10. lobey_d United Kingdom

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    Yes Bryan, I found the offcuts too. Then I tried searches with "hide" and "skin" and found this type.

    I'm in too, please. 8)
     
  11. fyldefox

    fyldefox Subscriber

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    Me too !

    Cheers
     
  12. David Shouksmith

    David Shouksmith United Kingdom Subscriber

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    ...and Trevor (shagratork) will definitely be interested...
     
  13. oops56

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    me too hurry
     
  14. exeter_yak

    exeter_yak United States Subscriber

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    Greetings,
    This is the source I used for my present sheet of 2mm, and may be useful for US collectors (or others but with prohibitive postal fees)
    Brettuns Village Leather

    They provide charts for computing thickness etc. and have a continuously changing listing of surplus material and full hides.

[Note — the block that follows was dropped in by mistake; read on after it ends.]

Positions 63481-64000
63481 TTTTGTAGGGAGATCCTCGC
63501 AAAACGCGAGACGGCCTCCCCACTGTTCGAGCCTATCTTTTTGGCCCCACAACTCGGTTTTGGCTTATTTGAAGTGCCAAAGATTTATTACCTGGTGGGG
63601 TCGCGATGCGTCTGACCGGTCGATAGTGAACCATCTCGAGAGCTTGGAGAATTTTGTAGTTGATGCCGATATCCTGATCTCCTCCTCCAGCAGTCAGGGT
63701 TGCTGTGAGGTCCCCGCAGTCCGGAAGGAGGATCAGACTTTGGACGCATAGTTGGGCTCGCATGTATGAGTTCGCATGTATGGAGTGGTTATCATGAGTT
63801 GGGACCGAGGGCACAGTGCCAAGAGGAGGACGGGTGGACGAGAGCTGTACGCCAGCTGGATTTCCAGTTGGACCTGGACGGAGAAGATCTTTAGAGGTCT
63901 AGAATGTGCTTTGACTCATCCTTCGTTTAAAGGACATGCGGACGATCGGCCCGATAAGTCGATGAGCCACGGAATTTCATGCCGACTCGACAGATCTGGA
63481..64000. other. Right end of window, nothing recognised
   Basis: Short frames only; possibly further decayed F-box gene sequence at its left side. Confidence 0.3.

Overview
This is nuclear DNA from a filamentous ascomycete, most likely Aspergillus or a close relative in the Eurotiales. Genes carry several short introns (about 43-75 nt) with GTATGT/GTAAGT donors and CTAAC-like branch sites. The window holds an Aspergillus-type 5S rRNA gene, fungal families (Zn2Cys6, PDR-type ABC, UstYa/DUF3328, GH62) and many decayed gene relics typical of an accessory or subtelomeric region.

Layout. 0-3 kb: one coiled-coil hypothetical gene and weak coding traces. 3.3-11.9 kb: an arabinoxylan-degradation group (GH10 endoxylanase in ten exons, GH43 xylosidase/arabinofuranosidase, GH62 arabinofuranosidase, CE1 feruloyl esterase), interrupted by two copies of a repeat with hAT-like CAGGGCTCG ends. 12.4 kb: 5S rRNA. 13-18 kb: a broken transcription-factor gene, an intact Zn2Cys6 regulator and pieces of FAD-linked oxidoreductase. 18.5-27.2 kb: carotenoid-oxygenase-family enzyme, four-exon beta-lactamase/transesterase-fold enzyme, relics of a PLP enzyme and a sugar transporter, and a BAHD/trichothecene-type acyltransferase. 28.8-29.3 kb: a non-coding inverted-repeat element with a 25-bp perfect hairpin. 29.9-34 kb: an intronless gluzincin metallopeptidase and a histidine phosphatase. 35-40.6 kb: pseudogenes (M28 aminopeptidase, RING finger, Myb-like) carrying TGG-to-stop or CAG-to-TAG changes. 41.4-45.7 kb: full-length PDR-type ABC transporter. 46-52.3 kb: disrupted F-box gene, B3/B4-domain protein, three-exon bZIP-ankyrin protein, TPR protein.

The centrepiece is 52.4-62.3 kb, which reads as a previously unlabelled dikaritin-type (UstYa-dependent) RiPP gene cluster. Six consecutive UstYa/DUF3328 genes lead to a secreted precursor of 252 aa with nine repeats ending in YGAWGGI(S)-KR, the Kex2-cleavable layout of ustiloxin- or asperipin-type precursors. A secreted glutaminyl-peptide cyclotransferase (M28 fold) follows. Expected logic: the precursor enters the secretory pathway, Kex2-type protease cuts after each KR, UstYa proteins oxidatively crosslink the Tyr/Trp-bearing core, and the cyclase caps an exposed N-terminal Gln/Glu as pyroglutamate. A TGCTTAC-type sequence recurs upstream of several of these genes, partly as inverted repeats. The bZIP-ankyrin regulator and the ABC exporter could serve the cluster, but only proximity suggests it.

Good luck, & Regards,
    Doug
     
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  15. kaw550red

    kaw550red United Kingdom Subscriber

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    Hi everyone

    I think that we better call the leather list closed or we will end up with pocket handerchief sized pieces of leather each.

    Someone else might like to start a list but I would suggest that they wait until I see the leather in case it is not suitable.

    There is no urgency because the seller claims to have 12,000 pieces of leather like tthat in his warehouse

    Regards Bryan
     
  16. rik_uk3 United Kingdom

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    Last edited by a moderator: Jul 1, 2015
  17. David Shouksmith

    David Shouksmith United Kingdom Subscriber

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    Nice one, Rik!!

    Local to me as well - I may just have to pay them a visit...
     
  18. sefaudi

    sefaudi Turkey Subscriber

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    Hey Bryan, Doug

    Thank you for sharing neat photos and the tecnique. Very very much appreciated. And congratulations =D> .

    My pump leather making procedure is the same with yours. But one difference. I keep former in the leather in the mould until the leather dryes. This method allows smoother side for the leather. In fact this smoothness has no effect on its performance but gains my pleasure :lol: .

    Let me ask a point. How do you open bottom hole at the center? I managed this topic by taping teflon around the rod of punch until that diameter reaches inner diameter of the pump leather ;) . Do you have any other more practicle way?